Of course there's wonderful relief to be had in the pool. And until that 100° day earlier this week, we had been swimming every morning for the past week. It's no small effort to get Allen into his swimming togs and (safely) down to the pool terrace, then in and out of the pool when the surrounding surface is blisteringly hot and he feels every temperature variation so intently. Still, it's well worth the effort.
 

On our first swim just last week, Allen was quite literally overcome by joy, shouting out as he floated off, "Isn't this wonderful!" I think it's the freedom of movement he experiences in the water that gives him such pleasure, especially now that his mobility on land is so tentative and there's always the anxiety of falling. His balance and motor control are both very dodgy now. And though he still manages 15 minutes every morning on his exercise bike, he can no longer walk very far without succombing to exhaustion. I guess that's the result of insufficient exercise, poor circulation, age (he is, after all, 83) and, more likely, a combination of all of these plus the rampant disintegration of various areas of the brain. Everything from using a knife and fork to washing his hair in the shower requires some degree of supervision and, often, assistance. (He just can't remember that shampoo shouldn't be applied while the head is under the stream of water, or that a soapy head then needs to be rinsed.)  It's no wonder that floating freely in the pool gives him such pleasure.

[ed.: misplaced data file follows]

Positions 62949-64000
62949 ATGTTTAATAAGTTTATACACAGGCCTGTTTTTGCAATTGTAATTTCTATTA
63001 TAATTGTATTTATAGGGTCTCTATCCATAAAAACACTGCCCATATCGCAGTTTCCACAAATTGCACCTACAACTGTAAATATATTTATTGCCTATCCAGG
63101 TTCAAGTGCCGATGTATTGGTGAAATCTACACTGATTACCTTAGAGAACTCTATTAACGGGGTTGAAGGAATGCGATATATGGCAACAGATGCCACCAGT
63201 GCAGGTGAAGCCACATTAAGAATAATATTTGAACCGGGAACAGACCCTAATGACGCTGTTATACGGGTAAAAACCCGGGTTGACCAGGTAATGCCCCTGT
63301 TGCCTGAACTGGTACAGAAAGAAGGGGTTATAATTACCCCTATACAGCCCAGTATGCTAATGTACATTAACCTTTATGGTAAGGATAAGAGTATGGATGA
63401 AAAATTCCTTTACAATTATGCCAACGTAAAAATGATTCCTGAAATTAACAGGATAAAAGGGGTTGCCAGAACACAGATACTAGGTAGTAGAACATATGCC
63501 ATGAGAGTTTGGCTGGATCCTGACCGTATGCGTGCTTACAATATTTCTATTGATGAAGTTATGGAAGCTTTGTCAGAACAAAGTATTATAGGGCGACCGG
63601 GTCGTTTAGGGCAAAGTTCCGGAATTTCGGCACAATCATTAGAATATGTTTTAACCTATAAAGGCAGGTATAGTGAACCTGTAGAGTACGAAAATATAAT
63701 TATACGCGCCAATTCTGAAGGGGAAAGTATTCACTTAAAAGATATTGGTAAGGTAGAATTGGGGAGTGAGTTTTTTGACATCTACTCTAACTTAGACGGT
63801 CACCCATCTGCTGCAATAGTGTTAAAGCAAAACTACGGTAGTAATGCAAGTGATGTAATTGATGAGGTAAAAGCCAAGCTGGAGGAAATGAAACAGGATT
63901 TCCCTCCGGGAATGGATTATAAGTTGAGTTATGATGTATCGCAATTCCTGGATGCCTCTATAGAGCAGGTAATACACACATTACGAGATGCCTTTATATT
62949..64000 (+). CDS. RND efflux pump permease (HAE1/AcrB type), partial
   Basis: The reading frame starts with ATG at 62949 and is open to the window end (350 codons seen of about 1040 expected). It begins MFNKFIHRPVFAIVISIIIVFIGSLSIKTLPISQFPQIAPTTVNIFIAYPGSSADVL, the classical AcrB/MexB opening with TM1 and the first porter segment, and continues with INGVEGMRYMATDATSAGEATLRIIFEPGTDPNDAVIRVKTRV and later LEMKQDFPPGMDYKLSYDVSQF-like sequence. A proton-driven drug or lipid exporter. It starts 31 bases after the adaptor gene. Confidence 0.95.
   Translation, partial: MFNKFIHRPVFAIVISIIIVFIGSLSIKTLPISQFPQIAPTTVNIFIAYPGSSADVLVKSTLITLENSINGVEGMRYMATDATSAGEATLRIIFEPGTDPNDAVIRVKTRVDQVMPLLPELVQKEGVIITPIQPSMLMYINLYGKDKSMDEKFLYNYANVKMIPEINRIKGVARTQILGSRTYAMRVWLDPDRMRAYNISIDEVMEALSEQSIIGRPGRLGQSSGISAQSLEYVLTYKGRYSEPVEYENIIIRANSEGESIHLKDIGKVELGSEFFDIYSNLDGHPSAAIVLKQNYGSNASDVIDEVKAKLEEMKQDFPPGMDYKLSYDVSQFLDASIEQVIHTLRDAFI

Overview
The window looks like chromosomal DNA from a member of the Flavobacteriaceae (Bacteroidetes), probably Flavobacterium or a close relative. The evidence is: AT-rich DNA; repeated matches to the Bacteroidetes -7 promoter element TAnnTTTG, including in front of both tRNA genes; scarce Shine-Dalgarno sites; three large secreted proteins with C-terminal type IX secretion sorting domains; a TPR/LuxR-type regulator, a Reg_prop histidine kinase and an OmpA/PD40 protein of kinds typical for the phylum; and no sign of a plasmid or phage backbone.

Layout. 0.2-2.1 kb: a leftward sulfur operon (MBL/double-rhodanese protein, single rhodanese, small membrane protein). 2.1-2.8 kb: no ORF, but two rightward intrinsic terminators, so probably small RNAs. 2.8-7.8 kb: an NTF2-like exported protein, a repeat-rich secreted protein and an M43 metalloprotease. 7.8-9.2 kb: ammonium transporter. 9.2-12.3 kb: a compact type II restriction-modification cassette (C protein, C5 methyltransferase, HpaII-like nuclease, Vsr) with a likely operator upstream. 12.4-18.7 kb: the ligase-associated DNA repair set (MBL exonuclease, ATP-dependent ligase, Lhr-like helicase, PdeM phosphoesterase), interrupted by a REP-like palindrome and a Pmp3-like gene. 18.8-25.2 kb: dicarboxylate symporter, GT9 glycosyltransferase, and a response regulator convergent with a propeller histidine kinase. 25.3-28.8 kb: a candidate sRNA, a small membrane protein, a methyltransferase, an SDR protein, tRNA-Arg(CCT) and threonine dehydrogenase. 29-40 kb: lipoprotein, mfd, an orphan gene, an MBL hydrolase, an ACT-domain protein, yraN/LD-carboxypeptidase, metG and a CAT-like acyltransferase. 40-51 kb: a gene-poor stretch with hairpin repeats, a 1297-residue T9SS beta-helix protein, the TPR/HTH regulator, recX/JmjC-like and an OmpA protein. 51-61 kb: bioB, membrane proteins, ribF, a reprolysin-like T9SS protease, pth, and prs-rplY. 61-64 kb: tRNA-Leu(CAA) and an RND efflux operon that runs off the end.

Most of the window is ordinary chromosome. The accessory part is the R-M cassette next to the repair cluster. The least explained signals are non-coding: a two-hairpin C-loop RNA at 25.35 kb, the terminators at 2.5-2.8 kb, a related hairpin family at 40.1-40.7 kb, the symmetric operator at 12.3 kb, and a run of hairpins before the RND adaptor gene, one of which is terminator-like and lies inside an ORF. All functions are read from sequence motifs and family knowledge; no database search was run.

Allen can't really swim any more – that's just one of many physical skills that he's either lost completely or that have deteriorated badly. But after experimenting with various flotation devices, even a life-jacket, we finally found a simple belted hard-foam device that supports him sufficiently, whether he's just walking in the pool or swimming' on his front or back. So now he will amble up the length of the pool in a kind of bicycle movement when on his stomach. And on his back he can manage a crude backstroke.
 
I worry what would happen if that belt buckle ever popped, and I have to remain near enough and somewhat vigilant for that reason. However, it's not far to the edge of the pool at any one spot. I think I'd manage to drag him there if I had to, in spite of never getting past intermediate level as a swimmer myself. But even though one half of our pool is very deep – even the 'shallow' end is up to my armpits, as we always planned to swim in the pool, not laze around – I couldn't possibly deny Allen the great pleasure that swimming provides just because there's a danger he might drown! He's had to accept too many losses without adding another.